I get to put the monsters centre stage once in a while, give them a good run, even make the heroes.
The characters I liked most in The Empire Strikes Back were the bounty hunters – not Boba Fett, that grandly over-rated amateur jetpack enthusiast, but the other guys: the lizard guy, the insect guy with his insect-headed droid, because if you were an insect guy, you’d do that, wouldn’t you? You wouldn’t want that disconcerting standard model human mask staring at you while you travelled from bounty to bounty.
And there was a lizard guy in Battle Beyond The Stars, too, that bizarre Corman space opera that I still have all the feels for, no matter what. It’s full of weird and memorable characters, but for me it was always Cayman of the Lambda Zone, last of his species, and yet with a good fistful of decent lines and some self-deprecating humour thrown in. And he dies heroically which, along with looking like a bug or a lizard, has always done it for me.
So, “From childhood’s hour I have not been as others were”. Thank you Mr Poe. It’s true though: there never was someone to root for the monsters quicker than me. Now, as a writer, I get to put the monsters centre stage once in a while, give them a good run, even make the heroes. Read More »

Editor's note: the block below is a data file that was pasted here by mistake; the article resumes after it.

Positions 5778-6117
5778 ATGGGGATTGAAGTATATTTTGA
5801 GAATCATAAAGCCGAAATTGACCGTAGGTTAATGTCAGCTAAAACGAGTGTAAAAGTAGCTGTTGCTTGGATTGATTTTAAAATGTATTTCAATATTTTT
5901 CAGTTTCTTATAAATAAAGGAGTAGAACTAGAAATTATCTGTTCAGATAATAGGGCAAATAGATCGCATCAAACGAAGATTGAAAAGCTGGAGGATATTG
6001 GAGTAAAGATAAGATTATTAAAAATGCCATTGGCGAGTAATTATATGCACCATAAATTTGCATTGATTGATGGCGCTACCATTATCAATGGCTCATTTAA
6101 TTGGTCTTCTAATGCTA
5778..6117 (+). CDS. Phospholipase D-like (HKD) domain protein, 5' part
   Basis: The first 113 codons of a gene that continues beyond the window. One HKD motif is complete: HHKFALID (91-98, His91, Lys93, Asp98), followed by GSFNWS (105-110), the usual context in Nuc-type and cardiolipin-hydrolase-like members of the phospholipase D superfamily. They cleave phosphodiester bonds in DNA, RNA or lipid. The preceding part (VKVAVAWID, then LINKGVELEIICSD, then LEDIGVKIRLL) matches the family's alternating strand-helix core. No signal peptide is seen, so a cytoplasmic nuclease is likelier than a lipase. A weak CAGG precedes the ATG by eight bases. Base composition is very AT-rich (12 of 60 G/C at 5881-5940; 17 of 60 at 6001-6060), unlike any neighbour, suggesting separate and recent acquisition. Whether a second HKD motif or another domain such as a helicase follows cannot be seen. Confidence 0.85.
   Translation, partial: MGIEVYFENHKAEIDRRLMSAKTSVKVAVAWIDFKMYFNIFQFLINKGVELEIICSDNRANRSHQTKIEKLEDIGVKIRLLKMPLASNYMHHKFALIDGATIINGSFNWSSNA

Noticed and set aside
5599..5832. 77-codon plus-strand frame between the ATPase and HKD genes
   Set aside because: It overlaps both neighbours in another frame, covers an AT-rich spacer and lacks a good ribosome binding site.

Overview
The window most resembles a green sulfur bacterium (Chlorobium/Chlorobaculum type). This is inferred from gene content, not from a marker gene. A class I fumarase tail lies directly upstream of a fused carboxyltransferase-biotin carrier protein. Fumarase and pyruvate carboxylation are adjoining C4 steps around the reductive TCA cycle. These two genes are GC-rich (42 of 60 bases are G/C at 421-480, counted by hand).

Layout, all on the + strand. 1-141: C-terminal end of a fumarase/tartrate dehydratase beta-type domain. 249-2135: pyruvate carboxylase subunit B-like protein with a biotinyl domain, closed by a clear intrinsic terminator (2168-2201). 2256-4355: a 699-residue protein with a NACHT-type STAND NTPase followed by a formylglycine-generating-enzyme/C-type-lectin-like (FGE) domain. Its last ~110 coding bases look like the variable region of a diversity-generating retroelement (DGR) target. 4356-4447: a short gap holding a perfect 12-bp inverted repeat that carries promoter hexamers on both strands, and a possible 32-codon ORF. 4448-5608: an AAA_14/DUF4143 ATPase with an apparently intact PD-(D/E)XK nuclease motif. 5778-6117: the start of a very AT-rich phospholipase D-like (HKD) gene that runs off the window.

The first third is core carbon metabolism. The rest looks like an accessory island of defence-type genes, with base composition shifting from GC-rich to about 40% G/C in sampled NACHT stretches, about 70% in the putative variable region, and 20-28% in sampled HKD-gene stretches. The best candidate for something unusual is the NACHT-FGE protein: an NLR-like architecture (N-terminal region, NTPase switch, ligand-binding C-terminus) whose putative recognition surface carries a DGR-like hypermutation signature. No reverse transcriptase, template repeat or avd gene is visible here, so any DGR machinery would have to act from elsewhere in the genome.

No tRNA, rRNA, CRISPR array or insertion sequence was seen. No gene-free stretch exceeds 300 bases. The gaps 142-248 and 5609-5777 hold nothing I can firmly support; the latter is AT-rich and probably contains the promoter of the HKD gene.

Guns of the Dawn is set in a fantasy world: there are wizards, there are sentient non-human races, the names of the nations are all fictitious. At the same time, Guns is far more of an ‘echo history’ than Shadows of the Apt was . Specifically, the world and time of Emily Marshwic and her peers is a distorted mirror of Regency England, the start of the 19th century and the Napoleonic war. There are other strands in there – something of the English Civil War, something of the American War of Independence (for it is a war story) – but the Regency thread is by far the strongest. Read More »
I get the question “Why insects?” quite a lot. My stock response depends on how flippant I’m feeling at the time, but comes in two flavours. One is all about lofty literary ideals and exploring the human condition via the chitinous mirror that is insects. The other is “I just like insects.” Both are true1.
The lofty literary business is a thing, though. There is a genuine tradition, mostly a Central/Eastern European one, of using insects to examine human nature. Kafka’s Metamorphosis, of course, but also the Insect Play by the brothers Capek, and Viktor Pelevin’s Life of Insects. Even the ant section in T.H. White’s Sword in the Stone is worth a mention2.
These are all great works, but for me – the lover of insects – they share a problem. Their portrayals are all very negative. When Samsa wakes up as a cockroach3, it is both to the revulsion of his family and peers, and to considerable physical difficulty just getting around in a human world4, and the various insects in Pelevin and Capek are shown as human, but the worst of what humanity has to offer – selfish, rigid, murderous, warlike. They are an object lesson in where we’ve gone wrong as a species. Read More »